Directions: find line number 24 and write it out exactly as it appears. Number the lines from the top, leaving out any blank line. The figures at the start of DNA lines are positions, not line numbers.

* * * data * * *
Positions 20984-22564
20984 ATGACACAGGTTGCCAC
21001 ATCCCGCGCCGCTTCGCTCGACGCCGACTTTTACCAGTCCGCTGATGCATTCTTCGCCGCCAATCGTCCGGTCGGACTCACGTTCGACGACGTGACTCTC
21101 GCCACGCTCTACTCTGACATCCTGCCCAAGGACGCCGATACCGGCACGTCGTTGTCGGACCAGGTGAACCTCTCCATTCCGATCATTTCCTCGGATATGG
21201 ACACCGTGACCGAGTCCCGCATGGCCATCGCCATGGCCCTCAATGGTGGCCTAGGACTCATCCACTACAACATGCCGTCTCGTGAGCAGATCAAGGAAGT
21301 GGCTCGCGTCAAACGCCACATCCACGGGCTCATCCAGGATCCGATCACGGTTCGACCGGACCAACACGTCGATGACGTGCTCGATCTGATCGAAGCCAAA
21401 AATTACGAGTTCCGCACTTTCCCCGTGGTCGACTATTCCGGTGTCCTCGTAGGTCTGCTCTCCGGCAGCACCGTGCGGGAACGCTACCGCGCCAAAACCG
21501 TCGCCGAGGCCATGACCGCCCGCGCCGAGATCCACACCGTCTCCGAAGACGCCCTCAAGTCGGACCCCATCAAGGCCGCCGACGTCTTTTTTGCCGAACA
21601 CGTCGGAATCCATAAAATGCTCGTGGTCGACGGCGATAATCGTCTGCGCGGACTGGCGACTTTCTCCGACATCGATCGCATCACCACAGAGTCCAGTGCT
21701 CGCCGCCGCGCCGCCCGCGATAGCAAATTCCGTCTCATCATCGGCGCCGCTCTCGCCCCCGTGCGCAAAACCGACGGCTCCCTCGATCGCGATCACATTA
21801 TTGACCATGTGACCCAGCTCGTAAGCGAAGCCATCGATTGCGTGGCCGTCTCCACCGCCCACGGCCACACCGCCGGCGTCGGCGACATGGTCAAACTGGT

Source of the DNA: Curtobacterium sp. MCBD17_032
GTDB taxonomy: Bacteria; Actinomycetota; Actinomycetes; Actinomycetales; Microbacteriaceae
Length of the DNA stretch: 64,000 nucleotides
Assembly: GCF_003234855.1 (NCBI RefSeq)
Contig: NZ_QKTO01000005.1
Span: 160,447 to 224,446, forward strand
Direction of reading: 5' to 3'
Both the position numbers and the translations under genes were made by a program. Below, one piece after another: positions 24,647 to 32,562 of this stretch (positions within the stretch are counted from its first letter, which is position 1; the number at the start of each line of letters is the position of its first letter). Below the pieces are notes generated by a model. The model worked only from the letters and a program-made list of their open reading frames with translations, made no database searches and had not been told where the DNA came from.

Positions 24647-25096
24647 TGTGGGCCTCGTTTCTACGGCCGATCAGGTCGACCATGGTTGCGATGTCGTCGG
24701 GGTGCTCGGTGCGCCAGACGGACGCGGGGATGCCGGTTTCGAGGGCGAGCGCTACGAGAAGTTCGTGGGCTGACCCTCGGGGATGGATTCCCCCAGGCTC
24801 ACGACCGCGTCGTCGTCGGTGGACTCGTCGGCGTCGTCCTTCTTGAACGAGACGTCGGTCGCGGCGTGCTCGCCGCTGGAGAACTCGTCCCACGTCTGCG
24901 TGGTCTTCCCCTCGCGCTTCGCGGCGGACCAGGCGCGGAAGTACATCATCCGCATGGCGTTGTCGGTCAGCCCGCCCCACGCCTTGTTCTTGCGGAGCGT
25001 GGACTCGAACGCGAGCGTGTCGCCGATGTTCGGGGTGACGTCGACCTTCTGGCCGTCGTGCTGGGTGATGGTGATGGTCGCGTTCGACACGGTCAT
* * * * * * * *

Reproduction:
24901 TGGTCTTCCCCTCGCGCTTCGCGGCGGACCAGGCGCGGAAGTACATCATCCGCATGGCGTTGTCGGTCAGCCCGCCCCACGCCTTGTTCTTGCGGAGCGT